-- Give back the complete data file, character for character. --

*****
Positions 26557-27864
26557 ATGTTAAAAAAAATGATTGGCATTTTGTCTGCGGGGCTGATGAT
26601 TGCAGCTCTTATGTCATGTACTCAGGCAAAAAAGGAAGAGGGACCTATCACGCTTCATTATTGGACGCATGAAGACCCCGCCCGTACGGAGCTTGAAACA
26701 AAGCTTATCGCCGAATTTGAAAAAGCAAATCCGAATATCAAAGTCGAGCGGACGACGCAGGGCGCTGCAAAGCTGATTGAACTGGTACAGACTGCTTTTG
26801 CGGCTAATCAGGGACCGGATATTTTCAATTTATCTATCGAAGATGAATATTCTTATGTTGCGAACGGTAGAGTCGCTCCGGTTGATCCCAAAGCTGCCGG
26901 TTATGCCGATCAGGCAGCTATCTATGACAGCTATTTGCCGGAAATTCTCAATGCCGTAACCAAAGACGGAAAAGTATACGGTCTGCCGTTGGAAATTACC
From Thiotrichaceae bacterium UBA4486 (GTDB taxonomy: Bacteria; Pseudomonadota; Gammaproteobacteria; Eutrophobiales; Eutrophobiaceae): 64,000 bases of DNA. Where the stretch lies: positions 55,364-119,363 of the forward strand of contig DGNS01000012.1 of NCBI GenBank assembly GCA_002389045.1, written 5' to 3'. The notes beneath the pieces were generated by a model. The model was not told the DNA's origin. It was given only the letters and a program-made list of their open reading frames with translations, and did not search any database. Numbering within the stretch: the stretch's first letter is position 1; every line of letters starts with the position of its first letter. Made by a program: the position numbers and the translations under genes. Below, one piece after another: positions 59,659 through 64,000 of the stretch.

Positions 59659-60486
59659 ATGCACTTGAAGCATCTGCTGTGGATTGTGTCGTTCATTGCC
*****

Positions 26557-27864
26557 ATGTTAAAAAAAATGATTGGCATTTTGTCTGCGGGGCTGATGAT
26601 TGCAGCTCTTATGTCATGTACTCAGGCAAAAAAGGAAGAGGGACCTATCACGCTTCATTATTGGACGCATGAAGACCCCGCCCGTACGGAGCTTGAAACA
26701 AAGCTTATCGCCGAATTTGAAAAAGCAAATCCGAATATCAAAGTCGAGCGGACGACGCAGGGCGCTGCAAAGCTGATTGAACTGGTACAGACTGCTTTTG
26801 CGGCTAATCAGGGACCGGATATTTTCAATTTATCTATCGAAGATGAATATTCTTATGTTGCGAACGGTAGAGTCGCTCCGGTTGATCCCAAAGCTGCCGG
26901 TTATGCCGATCAGGCAGCTATCTATGACAGCTATTTGCCGGAAATTCTCAATGCCGTAACCAAAGACGGAAAAGTATACGGTCTGCCGTTGGAAATTACC
From Thiotrichaceae bacterium UBA4486 (GTDB taxonomy: Bacteria; Pseudomonadota; Gammaproteobacteria; Eutrophobiales; Eutrophobiaceae): 64,000 bases of DNA. Where the stretch lies: positions 55,364-119,363 of the forward strand of contig DGNS01000012.1 of NCBI GenBank assembly GCA_002389045.1, written 5' to 3'. The notes beneath the pieces were generated by a model. The model was not told the DNA's origin. It was given only the letters and a program-made list of their open reading frames with translations, and did not search any database. Numbering within the stretch: the stretch's first letter is position 1; every line of letters starts with the position of its first letter. Made by a program: the position numbers and the translations under genes. Below, one piece after another: positions 59,659 through 64,000 of the stretch.

Positions 59659-60486
59659 ATGCACTTGAAGCATCTGCTGTGGATTGTGTCGTTCATTGCC